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    LEARNING GUIDE TO:

    GREAT EXPECTATIONS

    SUBJECTS — World/England; Literature/England;
    SOCIAL-EMOTIONAL LEARNING — Romantic Relationships;
    MORAL-ETHICAL EMPHASIS — Trustworthiness.
    Age: 10+; No MPAA Rating; Drama; 1946; 118 minutes; B & W; Available from Amazon.com.

    Description:     This is a film version of Dickens' classic novel.

    Benefits of the Movie:     Great Expectations develops a number of themes which are especially appropriate for young adolescents, including relationships between boys and girls and the fear of the stranger who comes in the night. The film also shows the harshness of English society in the 18th and early 19th centuries, the beginning of the Industrial Revolution.

    Possible Problems:    None.

    Parenting Points:     Charles Dickens' classic novel, from which this film has been adapted, is often assigned reading in both English and History classes. . Try to see that the film is viewed only after the book has been read. The information in the Helpful Backgound section may offer assistance to your child in his or her study of the book.

    Selected Awards, Cast and Director:

      Selected Awards:  1947 Academy Awards: Best Art Direction/Set Decoration (B & W), Best Black and White Cinematography; 1947 National Board of Review Awards: Ten Best Films of the Year; 1947 Academy Award Nominations: Best Picture, Best Director (Lean), Best Screenplay.

      Featured Actors:  John Mills, Valerie Hobson, Anthony Wager, Alec Guinness, Finlay Currie, Jean Simmons, Bernard Miles, Francis L. Sullivan, Martita Hunt, Ivor Barnard, Freda Jackson.

      Director:  David Lean.








 









LEARNING GUIDE MENU
Benefits of the Movie
Possible Problems
Parenting Points
Selected Awards & Cast
Helpful Background
Discussion Questions:
      Subjects (Curriculum Topics)
      Social-Emotional Learning
      Moral-Ethical Emphasis
            (Character Counts)
Bridges to Reading
Links to the Internet
Assignments, Projects & Activities
Bibliography


WORKSHEETS: TWM offers the following worksheets to keep students' minds on the movie and direct them to the lessons that can be learned from the film. Teachers can modify the worksheets to fit the needs of each class. See also TWM's Movies as Literature Homework Project.

Additional ideas for lesson plans for this movie can be found at TWM's guide to Lesson Plans Using Film Adaptations of Novels, Short Stories or Plays.






    Helpful Background:

    The ending of the movie were changed from the book. In the original ending, Pip describes the last time he saw Estella.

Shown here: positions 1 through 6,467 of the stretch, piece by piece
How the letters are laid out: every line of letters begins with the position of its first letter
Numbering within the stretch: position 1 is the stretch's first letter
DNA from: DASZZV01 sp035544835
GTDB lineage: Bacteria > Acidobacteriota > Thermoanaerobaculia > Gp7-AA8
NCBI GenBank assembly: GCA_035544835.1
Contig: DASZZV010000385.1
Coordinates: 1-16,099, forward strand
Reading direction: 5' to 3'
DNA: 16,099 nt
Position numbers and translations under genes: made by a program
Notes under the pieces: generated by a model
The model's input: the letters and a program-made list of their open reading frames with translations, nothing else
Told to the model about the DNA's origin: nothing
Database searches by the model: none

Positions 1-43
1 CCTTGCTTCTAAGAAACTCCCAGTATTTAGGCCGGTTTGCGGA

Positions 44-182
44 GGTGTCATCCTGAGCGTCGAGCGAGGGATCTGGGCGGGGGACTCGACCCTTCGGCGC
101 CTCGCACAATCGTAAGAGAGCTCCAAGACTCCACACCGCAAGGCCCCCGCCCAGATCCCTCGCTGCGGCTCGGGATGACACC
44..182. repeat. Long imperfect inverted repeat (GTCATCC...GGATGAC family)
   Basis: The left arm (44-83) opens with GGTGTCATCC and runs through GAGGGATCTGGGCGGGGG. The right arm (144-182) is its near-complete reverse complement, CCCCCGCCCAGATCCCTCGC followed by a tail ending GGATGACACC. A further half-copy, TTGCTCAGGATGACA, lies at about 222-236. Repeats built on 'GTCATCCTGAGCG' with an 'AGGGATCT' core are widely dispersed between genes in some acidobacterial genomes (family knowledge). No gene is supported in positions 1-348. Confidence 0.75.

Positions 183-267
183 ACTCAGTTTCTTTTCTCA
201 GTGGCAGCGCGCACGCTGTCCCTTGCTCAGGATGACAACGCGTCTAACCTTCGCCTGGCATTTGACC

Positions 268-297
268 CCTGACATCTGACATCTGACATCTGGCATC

It was two years more, before I saw herself. I had heard of her as leading a most unhappy life, and as being separated from her husband, who had used her with great cruelty, and who had become quite renowned as a compound of pride, brutality, and meanness. I had heard of the death of her husband (from an accident consequent on ill-treating a horse), and of her being married again to a Shropshire doctor, who against his interest, had once very manfully interposed on an occasion when he was in professional attendance on Mr. Drummle, and had witnessed some outrageous treatment of her. I had heard that the Shropshire doctor was not rich, and that they lived on her own personal fortune. I was in England again - in London, and walking along Piccadilly with little Pip - when a servant came running after me to ask would I step back to a lady in a carriage who wished to speak to me. It was a little pony carriage which the lady was driving, and the lady and I looked sadly enough on one another. 'I am greatly changed, I know, but I thought you would like to shake hands with Estella too, Pip. Lift up that pretty child and let me kiss it!' (She supposed the child, I think, to be my child.) I was very glad afterwards to have had the interview; for in her face, and in her voice, and in her touch, she gave me the assurance that her suffering had been stronger than Miss Havisham's teaching, and had given her a heart to understand what my heart used to be.

    This ending validates the teachings of the earlier part of the novel. Estella was a symbol of false values which had caused Pip pain and difficulties and which he had learned, in his maturity, to eschew. Permitting Pip to have his cake and eat it too by marrying Estella undercuts these lessons.
 

QUICK DISCUSSION QUESTION:   What should Pip have done when he first met Ms. Havisham and Estella?

Suggested Response: He should have turned around and walked out. But he was not capable of this at the time.